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3 phase - Open Delta Circuit from electrical box

I’ve seen several instances of overvoltage alarms occur with spindle drives running around 240V. It has always been during deceleration on drives that regenerate to the line rather than a brake resistor.
 
Confused.
On any 3 phase machine why would you go one leg to neutral or ground?
Seems like just asking for trouble. Depending on configuration the measured voltage may have next to no current available so no trust here.
VFD or servo decel overvoltage problems are different.
Here the motor is a generator and without a brake resistor the bus pumps up too much as it can't access the lines since there is a brick wall in between.
VFDs take AC, make DC then the new AC.
 
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Sorry, I probably added confusion to this unnecessarily.

Confused.
On any 3 phase machine why would you go one leg to neutral or ground?
Seems like just asking for trouble. Depending on configuration the measured voltage may have next to no current available so no trust here.

Regards to one incoming phase to neutral (or ground), no, that doesn't happen. After the control transformer there are two (or more.. Haas) floating connections that read 120v between each other and neither read anything to ground (by nature of an isolation transformer). That's a no-go because there is no way to detect a fault. The solution when building a control circuit is to connect one floating end to ground so that if the other one gets shorted somewhere the fault detection device triggers. This is the common setup I've seen in CNC machines... Haas, Mitsu, Fanuc, Siemens.... hell, air compressors... HVAC controls, home brew motor starter controls... pretty standard practice to make 120v out of 240v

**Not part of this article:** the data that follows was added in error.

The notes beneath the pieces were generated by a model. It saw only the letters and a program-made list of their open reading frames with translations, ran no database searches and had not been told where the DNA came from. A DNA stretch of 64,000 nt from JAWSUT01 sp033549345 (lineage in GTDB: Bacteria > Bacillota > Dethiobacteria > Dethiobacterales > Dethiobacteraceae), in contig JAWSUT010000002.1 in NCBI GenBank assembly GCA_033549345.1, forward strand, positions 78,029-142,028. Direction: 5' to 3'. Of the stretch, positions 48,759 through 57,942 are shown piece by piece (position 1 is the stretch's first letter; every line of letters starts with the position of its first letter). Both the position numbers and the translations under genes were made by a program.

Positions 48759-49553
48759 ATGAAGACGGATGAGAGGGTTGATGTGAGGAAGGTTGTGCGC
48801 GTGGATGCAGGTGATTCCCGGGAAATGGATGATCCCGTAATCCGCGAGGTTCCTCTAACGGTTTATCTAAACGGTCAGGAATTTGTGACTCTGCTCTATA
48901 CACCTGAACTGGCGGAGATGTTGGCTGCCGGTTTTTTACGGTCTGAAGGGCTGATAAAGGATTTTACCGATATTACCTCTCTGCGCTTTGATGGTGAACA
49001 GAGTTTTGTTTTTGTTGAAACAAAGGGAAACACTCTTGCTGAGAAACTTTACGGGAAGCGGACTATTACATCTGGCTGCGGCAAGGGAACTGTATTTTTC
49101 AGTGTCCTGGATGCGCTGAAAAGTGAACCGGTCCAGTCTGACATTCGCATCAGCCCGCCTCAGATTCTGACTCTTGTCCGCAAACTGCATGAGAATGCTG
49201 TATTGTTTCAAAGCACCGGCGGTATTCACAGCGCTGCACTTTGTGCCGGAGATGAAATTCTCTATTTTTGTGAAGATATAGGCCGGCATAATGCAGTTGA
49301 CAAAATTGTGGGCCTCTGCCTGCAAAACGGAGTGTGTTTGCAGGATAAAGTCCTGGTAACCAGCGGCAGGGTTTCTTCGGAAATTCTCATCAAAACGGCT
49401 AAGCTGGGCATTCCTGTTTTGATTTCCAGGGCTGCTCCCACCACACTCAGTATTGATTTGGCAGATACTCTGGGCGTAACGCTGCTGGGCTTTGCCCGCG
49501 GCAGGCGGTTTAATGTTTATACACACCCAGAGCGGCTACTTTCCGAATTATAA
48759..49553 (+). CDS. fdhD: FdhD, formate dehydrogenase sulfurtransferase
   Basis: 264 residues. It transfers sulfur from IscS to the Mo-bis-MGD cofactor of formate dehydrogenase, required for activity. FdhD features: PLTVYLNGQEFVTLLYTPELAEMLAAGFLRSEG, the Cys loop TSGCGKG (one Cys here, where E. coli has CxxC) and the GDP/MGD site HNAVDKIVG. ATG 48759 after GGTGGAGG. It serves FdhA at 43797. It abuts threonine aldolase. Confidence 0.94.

VFD or servo decel overvoltage problems are different.
Here the motor is a generator and without a brake resistor the bus pumps up too much as it can't access the lines since there is a brick wall in between.
VFDs take AC, make DC then the new AC.

The regen topic is something I didn't consider and I've never had an issue with it but that's great info to have going foreword.

Some VFDs don't like unbalanced line-ground setups (delta). They don't load the ground at all, maybe just use it to sense imbalance for something?? Something with MOFs and surge protection.
 
There are rare cases where some VFDs don’t like high leg delta or corner ground delta.
Corner ground i can understand shit not working especially on a 480vac system. It basically requires twice the dc voltage to ground isolation that would otherwise occur. It may work for a week or a year until dust creeps in and then the circuit board blows up.

But the 120/240-208 system with 208 on one phase and 120 on the other two, yes in theory MOV's can fail. Sometimes they dont.

Slowly at first, because usually they clamp at twice the nominal line voltage. 208 is not quite twice 138

I have typically seen mov's that clamp at 700 volts on 240 systems and 330v on 120v systems.
 








 
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